- Why does a collapsing cloud flatten as it rotates?
- What causes a nebula gas cloud to collapse?
- What is the initial source of energy for the collapsing star?
- What happens to the temperature and density inside a collapsing protostar?
- Is galaxy or a nebula bigger?
- What can upset the balance in a nebula?
- What mechanism is primarily responsible for a collapsing cloud of gas becoming a disk?
Why does a collapsing cloud flatten as it rotates?
FLATTENING: The solar nebula has flattened into a disk. This flattening is a natural consequence of collisions between particles in a spinning cloud. When the cloud collapses, these different clumps collide and merge, resulting in a flattened rotating disk.
What causes a nebula gas cloud to collapse?
Irregularities in the density of the gas causes a net gravitational force that pulls the gas molecules closer together. Some astronomers think that a gravitational or magnetic disturbance causes the nebula to collapse. As the gases collect, they lose potential energy, which results in an increase in temperature.
What is the initial source of energy for the collapsing star?
Initially, the gravitational energy of the collapsing star is the source of its energy. Once the star contracts enough that its central core can burn hydrogen to helium, it becomes a “main sequence” star.
What happens to the temperature and density inside a collapsing protostar?
What happens to the temperature and density inside a collapsing protostar? Temperature and density both increase. What characteristic of the collapsing cloud that forms a protostar allows it to also form a protostellar disk? Rotation.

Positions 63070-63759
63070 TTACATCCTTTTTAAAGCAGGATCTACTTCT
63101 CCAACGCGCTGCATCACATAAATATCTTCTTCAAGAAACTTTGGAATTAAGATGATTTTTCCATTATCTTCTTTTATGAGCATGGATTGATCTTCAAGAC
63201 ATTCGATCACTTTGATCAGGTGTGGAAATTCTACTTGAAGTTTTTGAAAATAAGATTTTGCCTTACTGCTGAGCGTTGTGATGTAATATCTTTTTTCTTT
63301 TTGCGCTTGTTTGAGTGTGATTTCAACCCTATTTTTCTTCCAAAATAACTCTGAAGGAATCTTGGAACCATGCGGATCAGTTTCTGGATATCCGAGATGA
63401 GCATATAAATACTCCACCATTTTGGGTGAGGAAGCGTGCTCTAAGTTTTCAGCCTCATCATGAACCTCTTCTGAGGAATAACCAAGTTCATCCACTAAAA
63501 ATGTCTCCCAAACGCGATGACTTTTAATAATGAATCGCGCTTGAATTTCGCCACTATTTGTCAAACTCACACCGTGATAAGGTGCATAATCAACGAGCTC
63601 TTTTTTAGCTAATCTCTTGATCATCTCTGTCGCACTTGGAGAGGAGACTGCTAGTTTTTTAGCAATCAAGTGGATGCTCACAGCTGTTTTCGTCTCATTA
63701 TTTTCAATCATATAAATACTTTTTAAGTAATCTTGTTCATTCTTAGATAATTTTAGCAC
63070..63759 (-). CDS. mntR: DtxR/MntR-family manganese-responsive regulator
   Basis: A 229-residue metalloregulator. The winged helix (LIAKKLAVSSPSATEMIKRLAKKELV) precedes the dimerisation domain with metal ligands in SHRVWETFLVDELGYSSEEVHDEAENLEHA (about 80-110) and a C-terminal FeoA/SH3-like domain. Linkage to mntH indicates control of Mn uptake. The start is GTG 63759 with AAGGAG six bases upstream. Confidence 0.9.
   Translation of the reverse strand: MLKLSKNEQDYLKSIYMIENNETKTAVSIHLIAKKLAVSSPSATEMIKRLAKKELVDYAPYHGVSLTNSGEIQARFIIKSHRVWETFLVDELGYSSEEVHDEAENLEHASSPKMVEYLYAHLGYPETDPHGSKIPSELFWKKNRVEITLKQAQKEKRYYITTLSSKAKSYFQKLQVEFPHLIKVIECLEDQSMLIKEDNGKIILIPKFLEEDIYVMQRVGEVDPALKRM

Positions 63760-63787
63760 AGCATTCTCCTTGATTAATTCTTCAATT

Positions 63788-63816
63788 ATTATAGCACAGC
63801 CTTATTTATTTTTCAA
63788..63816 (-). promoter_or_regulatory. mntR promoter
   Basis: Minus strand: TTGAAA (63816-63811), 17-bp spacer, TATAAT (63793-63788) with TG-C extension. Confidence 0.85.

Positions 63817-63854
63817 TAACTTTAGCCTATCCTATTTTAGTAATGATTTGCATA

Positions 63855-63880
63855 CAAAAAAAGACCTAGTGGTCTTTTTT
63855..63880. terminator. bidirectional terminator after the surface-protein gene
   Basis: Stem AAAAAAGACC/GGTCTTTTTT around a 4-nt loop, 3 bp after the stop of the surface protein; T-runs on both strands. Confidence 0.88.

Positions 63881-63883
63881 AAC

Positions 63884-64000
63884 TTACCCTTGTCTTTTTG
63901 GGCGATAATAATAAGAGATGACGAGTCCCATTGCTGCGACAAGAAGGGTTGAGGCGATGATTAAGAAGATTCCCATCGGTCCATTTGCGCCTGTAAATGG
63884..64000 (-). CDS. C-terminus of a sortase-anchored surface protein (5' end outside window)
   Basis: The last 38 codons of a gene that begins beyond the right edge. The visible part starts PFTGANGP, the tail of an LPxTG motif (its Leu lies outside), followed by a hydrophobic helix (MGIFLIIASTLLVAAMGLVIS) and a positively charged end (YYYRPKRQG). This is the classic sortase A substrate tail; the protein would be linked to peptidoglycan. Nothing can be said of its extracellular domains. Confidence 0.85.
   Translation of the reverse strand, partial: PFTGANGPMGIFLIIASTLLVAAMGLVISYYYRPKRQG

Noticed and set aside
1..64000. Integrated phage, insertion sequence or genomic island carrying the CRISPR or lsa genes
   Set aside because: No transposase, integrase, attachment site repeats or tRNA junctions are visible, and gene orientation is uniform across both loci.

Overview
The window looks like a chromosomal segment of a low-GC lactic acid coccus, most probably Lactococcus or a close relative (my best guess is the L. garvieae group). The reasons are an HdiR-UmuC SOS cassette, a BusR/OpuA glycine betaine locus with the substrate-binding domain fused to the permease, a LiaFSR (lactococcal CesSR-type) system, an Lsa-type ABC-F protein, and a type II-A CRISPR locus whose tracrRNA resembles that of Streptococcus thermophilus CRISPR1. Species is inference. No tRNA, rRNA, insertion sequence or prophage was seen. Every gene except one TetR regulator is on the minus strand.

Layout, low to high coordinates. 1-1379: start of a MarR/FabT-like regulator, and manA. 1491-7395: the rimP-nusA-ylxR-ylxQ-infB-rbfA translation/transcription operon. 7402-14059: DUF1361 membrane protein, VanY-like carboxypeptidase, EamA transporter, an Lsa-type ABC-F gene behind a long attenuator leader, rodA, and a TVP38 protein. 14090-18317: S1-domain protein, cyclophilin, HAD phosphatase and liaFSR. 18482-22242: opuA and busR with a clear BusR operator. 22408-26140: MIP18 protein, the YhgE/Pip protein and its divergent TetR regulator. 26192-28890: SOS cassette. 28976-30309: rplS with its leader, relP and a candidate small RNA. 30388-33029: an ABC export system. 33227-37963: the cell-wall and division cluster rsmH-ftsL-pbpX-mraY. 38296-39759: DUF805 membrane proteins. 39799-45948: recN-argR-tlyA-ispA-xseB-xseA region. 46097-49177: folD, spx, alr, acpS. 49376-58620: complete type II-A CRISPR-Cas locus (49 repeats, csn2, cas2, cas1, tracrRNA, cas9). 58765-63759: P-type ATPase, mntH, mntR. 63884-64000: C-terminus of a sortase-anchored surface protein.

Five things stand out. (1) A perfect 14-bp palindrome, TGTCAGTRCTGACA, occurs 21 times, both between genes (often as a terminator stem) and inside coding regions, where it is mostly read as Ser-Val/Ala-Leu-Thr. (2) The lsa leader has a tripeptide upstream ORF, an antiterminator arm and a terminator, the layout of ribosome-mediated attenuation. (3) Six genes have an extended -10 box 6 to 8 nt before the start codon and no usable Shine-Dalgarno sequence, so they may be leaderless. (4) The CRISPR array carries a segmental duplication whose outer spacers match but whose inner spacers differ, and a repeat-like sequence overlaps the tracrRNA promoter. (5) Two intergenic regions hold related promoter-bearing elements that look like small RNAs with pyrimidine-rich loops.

Is galaxy or a nebula bigger?
Simply put, the main difference between galaxies and nebulae are an extreme difference in size, as well as their basic structure. A nebula is a cloud of dust and gas, usually tens to hundreds of light years across. A galaxy is much larger — usually thousands to hundreds of thousands of light years across.
What can upset the balance in a nebula?
Sometimes something happens to upset this balance. Two nebulas can crash into each other, for example, or a nearby star can explode, causing material from the star to crash into the cloud. These events compress small regions of the cloud so that gravity overcomes the pressure.
What mechanism is primarily responsible for a collapsing cloud of gas becoming a disk?
The answer is simple: thermal motion. Inside any cloud of gas, the individual atoms and molecules are zooming around, bumping into each other and flying away again. The speed of the particles depends on the temperature of the gas: higher temperatures correspond to faster particles.